Temp at Level 3 data centers

Sam Silvester sam.silvester at gmail.com
Wed Oct 11 23:52:31 CST 2017

On Thu, Oct 12, 2017 at 3:39 AM, Naslund, Steve <SNaslund at medline.com>

> If the ambient temperature is higher is means the temperatures throughout
> the device would be higher and the temp at those points is what really
> matters.  I would also be concerned because if they lose one of the a/c
> units what would the ambient temperature rise to?  I would want them to
> tell me what the set point of the a/c actually is.
> Bottom line 80 F input air is too hot in my opinion and apparently the
> equipment's opinion as well.

My quick thoughts on the matter:

1. Above all else, know what your DC provider states in their SLA/contract.
2. It's never a bad idea to try to be on the best possible personal terms
with the DC manager(s), the better you get along the more they're inclined
to share knowledge/issues and work with you on any concerns.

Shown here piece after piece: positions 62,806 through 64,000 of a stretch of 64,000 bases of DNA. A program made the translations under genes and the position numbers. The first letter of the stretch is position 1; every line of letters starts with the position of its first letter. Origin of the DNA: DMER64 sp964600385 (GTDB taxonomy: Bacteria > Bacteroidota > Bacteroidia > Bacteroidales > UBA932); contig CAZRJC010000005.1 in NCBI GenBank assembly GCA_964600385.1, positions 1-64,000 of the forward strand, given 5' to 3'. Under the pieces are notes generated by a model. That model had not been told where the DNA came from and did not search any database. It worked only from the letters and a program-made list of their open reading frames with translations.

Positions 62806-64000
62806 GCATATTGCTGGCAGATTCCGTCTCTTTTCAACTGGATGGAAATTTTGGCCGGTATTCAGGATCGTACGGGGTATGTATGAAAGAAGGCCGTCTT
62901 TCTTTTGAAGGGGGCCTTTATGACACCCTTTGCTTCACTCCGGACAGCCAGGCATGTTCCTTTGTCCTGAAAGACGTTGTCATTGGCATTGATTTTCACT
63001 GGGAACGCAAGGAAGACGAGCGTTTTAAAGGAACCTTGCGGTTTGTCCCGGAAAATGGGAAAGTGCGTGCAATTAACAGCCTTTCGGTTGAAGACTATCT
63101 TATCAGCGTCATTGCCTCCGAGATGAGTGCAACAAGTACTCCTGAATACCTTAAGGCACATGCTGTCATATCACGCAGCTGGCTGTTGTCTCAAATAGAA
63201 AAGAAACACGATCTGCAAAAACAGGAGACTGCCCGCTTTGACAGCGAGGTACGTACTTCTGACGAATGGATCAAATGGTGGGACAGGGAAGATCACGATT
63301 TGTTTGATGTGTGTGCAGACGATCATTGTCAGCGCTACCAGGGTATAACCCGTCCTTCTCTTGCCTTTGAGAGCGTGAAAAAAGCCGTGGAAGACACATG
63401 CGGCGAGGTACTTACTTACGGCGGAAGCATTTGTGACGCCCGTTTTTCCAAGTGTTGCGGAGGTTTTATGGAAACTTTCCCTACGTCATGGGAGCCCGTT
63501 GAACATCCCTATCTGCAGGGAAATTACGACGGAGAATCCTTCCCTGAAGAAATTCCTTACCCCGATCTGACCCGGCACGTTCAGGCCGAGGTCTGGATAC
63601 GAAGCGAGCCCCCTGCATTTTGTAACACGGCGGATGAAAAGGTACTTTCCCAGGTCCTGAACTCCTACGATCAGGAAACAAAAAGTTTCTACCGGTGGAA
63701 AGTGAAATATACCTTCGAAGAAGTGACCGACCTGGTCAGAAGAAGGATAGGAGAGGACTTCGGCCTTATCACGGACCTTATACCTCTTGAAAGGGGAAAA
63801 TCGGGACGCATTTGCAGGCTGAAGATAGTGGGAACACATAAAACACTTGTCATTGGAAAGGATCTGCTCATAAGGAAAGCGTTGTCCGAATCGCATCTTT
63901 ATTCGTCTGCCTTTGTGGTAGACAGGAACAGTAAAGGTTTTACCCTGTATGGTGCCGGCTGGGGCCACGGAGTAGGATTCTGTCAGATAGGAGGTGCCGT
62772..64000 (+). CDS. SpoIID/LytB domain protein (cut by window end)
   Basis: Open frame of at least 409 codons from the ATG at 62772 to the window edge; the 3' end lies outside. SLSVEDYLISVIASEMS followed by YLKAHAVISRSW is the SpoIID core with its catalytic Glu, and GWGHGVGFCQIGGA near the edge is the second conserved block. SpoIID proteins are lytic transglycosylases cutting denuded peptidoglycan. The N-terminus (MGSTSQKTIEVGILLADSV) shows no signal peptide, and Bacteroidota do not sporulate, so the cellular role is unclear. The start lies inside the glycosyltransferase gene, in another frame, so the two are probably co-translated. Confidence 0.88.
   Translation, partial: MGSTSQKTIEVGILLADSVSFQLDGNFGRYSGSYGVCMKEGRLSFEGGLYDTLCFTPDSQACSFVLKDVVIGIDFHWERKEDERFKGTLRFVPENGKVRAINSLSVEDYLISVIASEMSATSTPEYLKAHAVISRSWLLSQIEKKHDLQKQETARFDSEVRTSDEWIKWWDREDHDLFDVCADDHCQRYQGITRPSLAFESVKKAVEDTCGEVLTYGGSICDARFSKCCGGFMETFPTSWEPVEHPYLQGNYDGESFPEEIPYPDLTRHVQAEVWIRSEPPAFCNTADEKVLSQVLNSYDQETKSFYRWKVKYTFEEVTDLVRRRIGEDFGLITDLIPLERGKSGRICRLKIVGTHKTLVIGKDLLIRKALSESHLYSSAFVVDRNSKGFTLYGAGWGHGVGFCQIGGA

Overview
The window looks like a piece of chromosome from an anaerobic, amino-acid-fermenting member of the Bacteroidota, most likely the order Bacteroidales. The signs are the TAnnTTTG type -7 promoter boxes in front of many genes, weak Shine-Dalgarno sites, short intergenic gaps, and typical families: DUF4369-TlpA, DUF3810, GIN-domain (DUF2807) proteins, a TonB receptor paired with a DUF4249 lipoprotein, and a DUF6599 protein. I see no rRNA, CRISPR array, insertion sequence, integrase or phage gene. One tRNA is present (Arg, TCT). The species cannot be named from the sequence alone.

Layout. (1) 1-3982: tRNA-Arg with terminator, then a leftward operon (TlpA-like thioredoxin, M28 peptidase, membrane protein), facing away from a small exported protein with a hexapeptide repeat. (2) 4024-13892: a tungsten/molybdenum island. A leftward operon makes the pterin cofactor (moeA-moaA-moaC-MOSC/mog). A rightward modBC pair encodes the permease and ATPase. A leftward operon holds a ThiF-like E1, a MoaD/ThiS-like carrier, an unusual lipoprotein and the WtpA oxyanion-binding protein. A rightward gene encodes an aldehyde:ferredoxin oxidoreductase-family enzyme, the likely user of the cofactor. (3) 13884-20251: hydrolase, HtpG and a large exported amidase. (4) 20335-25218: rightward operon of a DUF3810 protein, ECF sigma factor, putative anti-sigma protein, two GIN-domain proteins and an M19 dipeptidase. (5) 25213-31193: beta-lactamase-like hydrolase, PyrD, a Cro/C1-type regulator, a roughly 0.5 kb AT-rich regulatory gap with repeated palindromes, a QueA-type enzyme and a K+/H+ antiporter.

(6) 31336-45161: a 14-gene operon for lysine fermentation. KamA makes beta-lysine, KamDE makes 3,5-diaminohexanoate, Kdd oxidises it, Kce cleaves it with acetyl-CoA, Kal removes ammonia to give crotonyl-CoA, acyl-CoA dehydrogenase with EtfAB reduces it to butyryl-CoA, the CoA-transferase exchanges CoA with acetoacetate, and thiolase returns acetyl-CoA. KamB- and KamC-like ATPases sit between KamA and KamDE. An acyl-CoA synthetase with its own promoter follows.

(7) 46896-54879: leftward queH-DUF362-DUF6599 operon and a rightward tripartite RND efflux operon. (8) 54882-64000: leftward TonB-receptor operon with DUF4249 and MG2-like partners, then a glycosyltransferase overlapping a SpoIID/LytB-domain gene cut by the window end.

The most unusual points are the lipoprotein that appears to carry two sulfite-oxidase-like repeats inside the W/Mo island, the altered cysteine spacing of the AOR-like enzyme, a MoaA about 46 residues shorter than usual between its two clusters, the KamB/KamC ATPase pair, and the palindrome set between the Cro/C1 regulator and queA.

3. You can't infer faults or lack of redundancy from the running
temperature - by way of example several facilities I know run at 25 degrees
celsius but if a chilled water unit in a given data hall fails there's a
number of DX units held in standby to take over. This is where point 2
comes in handy as knowing somebody on the ground they'll often be quite
happy to run through failure scenarios with you and help make sure
everybody is happy with the risk mitigation strategy.

Out of idle curiosity - I'm curious as to if the equipment that is alarming
is configurable or not? Reason I ask is I've heard users claiming
environmental parameters were out of spec before, but then it turned out it
was their own environmental monitoring they'd installed in the rack (using
default parameters out of the box, not configured to match the facility
SLA) that was complaining about a set point of 25...



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